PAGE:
That may or may not be the technical term.
I prayed for ten years to be a Daddy. Ten years. I would say “every day and every night,” but the truth is that there were days and nights when I was not on speaking terms with God. The thought never left my mind for long, though. Not a day went by that I didn’t try to reason with God, the universe, myself… I watched news stories of people doing unspeakable things to their own children, and I would fume. Why weren’t we parents?
I thought that waiting for an adoption would make it at least a little easier, because we’d be one step closer. Unfortunately, two and a half years “on the shelf” led nowhere, and instead it made it harder. I’d see those same news stories, and now instead of thinking only about the cosmic injustice of these people being parents while Ann and I were not, I would remember that we were waiting for a birth mother to select us, and I would wonder constantly what it was that people were rejecting about us.
Then, suddenly and unexpectedly, pregnancy caught us by surprise.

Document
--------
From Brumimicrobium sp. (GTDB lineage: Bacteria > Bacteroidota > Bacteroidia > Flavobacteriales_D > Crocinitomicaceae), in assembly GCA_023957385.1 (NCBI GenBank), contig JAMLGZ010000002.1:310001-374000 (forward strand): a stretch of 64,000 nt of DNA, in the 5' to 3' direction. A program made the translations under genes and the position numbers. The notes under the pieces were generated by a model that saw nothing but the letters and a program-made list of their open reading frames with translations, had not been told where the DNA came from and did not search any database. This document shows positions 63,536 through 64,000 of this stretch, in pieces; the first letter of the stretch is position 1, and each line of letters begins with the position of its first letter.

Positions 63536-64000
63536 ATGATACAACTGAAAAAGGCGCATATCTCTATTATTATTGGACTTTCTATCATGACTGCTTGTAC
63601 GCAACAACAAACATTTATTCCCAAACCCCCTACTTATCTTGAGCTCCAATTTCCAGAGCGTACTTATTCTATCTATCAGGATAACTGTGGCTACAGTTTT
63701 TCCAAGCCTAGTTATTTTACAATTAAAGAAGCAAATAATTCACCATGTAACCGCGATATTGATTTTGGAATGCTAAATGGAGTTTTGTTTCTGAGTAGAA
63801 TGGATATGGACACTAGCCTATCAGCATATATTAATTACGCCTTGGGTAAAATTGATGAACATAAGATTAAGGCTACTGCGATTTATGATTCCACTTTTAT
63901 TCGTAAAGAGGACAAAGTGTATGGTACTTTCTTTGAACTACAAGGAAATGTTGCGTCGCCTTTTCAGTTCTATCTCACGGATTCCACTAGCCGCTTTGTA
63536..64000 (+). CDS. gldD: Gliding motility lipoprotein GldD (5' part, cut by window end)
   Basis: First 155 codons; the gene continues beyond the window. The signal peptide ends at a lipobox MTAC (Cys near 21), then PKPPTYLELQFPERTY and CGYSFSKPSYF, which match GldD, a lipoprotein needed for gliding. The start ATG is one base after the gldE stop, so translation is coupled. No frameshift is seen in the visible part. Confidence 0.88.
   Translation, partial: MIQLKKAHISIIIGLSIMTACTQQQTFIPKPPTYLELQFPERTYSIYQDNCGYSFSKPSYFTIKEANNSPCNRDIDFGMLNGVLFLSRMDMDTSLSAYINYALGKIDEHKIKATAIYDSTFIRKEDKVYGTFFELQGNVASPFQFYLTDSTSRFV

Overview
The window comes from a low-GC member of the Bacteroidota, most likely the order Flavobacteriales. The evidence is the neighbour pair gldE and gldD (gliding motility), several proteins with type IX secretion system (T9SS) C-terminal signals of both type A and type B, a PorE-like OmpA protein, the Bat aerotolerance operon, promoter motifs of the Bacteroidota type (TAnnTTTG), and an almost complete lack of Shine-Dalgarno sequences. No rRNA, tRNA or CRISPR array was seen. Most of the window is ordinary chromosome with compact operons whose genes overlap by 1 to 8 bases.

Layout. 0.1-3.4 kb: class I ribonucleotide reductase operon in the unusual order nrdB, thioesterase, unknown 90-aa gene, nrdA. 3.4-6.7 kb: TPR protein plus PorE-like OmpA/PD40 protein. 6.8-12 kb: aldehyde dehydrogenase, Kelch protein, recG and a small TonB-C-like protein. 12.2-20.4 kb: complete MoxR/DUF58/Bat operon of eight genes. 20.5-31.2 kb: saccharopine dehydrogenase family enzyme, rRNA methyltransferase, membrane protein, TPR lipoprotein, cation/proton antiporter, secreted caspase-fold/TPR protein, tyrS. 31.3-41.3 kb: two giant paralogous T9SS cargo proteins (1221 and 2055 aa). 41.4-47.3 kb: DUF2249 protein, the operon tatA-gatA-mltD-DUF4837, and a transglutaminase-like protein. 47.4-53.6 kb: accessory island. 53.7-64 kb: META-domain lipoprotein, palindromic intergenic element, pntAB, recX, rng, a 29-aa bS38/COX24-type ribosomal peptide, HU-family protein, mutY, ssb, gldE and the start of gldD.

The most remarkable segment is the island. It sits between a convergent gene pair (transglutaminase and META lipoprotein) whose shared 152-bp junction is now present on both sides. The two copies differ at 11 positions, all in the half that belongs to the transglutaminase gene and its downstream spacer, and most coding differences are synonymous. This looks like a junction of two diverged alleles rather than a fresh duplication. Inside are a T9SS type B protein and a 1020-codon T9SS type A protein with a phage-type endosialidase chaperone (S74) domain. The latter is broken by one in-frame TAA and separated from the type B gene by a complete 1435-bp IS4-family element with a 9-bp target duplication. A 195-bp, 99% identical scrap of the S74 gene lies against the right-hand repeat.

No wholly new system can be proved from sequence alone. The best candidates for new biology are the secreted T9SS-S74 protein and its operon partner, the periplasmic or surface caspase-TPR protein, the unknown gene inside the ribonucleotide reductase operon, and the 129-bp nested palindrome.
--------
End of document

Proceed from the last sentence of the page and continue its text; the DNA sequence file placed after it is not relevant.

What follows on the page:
And seemingly within hours of our telling our closest family members, we had a scare in which we thought we were losing the baby.
Obviously, it turned out that we weren’t. But then, 33 days early, Sage had to be evicted from her one-bedwomb apartment (thank you! I’m here all week!) in order to preserve Ann’s health, and presumably also her own. She was in the NICU for two weeks before we got to bring her home.
She is just shy of nine months old now, and this past Sunday was the first time that I left her with strangers (who were not nurses in a hospital). We went to church and put her into kids’ care.
(Side note: I still miss my old church service. I’ve attended the regular services now a couple of times, and each time I am battling down just about every negative emotion I can think of.)